I use a columned outline. One column’s for characters involved, the next is for the setting, next is for the action, and finally, I have a column for “What I want to say in this scene.” It’s similar to your storyboard, except without all the pretty colors. I think I’m going to use colored pens, just to make it more exciting. But here’s something funny: my story never quite ends up like my outline says it should. (I guess I’m not very good at following orders. Even in they’re my own.;-)


  5. My stories never turn out quite the way the outline says it should either. My characters start getting all uppity about half-way through and changing what I planned for them. I suppose that’s a good thing. Thanks for stopping by!


  6. I’m pretty good at keeping structure in my head, so I usually just take lots of notes (which I don’t refer back to). And I don’t write chronologically, so I don’t just wing it.

    However, there often comes a moment when things get complicated, maybe when I’ve got about two-thirds of the story nailed down, that I find the old card trick method is worth it. (I don’t call it a “story board” because I’ve done real storyboarding, and that’s not the same thing.)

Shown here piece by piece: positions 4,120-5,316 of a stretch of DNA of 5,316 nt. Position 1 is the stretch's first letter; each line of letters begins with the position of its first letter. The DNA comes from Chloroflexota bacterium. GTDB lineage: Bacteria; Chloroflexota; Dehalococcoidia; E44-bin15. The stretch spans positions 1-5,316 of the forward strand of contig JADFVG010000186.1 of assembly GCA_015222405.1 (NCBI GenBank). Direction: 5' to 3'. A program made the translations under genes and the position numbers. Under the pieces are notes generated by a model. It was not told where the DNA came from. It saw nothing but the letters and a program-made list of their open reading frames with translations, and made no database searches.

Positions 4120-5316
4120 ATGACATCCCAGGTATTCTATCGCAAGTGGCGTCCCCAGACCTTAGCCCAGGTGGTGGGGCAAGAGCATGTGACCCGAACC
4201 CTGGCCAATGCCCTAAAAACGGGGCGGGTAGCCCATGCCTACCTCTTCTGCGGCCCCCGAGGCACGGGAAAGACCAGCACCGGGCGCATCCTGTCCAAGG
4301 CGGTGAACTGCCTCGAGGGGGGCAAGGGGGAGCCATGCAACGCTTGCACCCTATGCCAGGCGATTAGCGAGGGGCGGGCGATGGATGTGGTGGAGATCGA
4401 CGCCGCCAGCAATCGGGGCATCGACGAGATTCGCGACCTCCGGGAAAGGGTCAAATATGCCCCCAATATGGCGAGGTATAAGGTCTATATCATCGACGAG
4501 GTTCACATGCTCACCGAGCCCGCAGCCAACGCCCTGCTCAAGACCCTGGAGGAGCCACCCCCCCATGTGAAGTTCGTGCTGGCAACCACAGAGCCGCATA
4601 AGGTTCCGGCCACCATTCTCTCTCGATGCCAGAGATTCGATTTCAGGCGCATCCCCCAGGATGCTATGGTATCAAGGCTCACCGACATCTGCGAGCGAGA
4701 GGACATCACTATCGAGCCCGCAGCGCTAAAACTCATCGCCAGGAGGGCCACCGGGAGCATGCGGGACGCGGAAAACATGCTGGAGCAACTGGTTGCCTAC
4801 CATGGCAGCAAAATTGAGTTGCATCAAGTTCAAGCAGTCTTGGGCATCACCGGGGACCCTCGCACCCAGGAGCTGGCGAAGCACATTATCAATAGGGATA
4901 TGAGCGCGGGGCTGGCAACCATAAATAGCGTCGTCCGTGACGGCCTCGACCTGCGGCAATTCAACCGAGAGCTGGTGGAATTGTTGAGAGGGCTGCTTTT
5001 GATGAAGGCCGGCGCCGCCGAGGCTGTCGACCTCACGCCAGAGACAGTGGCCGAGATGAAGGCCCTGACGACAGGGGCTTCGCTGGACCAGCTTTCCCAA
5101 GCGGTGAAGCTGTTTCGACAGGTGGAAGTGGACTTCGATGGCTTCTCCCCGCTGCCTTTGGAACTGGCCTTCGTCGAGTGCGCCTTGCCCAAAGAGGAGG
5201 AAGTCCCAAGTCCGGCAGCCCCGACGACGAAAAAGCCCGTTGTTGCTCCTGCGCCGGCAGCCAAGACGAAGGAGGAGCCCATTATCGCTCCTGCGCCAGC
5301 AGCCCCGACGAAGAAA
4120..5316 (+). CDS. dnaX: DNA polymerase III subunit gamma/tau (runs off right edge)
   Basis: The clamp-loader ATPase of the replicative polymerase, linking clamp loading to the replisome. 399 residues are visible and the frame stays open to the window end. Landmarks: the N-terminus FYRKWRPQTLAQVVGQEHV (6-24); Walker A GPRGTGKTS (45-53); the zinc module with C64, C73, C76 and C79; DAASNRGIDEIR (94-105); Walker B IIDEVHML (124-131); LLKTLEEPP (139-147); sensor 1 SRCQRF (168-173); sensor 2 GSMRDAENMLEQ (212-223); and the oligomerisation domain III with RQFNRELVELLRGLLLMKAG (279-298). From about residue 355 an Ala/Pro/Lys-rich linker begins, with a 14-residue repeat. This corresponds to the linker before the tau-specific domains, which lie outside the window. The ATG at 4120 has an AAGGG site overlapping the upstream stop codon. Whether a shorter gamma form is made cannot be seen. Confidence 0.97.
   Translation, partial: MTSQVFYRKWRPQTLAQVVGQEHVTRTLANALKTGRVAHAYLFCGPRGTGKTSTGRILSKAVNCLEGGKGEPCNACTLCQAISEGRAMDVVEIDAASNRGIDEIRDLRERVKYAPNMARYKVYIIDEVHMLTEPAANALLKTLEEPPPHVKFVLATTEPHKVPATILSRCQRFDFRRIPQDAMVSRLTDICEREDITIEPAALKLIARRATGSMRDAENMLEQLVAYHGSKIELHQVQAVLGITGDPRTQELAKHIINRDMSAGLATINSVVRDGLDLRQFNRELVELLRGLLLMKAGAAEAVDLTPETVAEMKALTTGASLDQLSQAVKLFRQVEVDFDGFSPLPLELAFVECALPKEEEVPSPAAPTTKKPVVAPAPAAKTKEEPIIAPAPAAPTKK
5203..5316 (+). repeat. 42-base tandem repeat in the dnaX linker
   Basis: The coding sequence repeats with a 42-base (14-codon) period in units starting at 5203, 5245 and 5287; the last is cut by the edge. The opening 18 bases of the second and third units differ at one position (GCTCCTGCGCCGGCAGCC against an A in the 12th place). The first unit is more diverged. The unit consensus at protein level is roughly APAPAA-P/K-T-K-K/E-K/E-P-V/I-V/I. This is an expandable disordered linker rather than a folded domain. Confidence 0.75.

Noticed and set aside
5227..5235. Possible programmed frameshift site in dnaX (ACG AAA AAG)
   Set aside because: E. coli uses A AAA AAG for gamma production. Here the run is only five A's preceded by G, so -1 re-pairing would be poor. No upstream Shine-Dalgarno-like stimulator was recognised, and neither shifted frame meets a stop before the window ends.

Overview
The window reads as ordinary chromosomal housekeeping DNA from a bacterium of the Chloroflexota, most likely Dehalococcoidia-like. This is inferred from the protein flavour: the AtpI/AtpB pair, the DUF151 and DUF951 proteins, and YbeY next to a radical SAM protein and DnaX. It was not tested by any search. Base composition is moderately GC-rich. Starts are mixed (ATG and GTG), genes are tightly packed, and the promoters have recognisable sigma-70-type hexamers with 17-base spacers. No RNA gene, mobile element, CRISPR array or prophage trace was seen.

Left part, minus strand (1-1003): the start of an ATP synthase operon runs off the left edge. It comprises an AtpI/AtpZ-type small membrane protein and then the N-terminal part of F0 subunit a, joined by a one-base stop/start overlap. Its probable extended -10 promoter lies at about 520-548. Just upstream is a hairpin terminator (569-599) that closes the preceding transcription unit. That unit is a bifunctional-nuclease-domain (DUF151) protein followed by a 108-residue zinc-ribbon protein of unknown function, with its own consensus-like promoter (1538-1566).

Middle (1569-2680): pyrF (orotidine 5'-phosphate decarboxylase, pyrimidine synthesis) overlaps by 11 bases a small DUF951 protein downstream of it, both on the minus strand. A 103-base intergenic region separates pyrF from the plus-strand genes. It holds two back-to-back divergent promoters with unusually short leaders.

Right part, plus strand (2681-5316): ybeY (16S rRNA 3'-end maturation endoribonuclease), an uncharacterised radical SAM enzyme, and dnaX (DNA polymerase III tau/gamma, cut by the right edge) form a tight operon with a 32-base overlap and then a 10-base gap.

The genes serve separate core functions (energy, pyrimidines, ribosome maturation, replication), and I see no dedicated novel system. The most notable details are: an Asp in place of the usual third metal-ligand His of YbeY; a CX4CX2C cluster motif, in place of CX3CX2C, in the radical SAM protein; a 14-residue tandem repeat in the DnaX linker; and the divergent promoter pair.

When it’s most useful for me is if there is a point when there is lots of simultaneous action from various points of view, and I want to see how best to connect them up.

    However, I’m working on an old manuscript, and I’m just entering a place where old and new material will mix. I think I might pull out the old 3×5 cards and beat it out that way tonight….


  7. That’s what I like about the cards, too, Camille. They let you examine the action and see the best way to make the connections. With a flick of the wrist, you can change it up and see if another way works better.

    Good luck tonight on the manuscript work. I hope it turns out well for you.


  8. What a great introduction to storyboarding! I finally tried my hand at it last year for NaNoWriMo, using Scrivener’s corkboard function, and it really helped me plot things out better. Now I have to go back to my other WIPs and give them the same treatment. As much as I love flying along by the seat of my pants, I have to say that I love having some structure in place. Makes it easier (and faster) for me to write in the long-run.


  9. Thanks for stopping by, Lena. I began writing as a pantser, but I quickly realized I need some structure to make it all work. How do you like Scrivener’s corkboard?


  10. I LOVE THIS!!! Science board??? I’ve never thought of it and didn’t have a corkboard big enough. Brilliant, brilliant. Adding that to my Wal-Mart list right now.

    Thanks for sharing! Especially with pictures. 🙂


  11. I’m glad it’s and idea you can use, Bridgette. Plus, you can fold it up and put it away so the whole world doesn’t need to see your work-in-planning. 🙂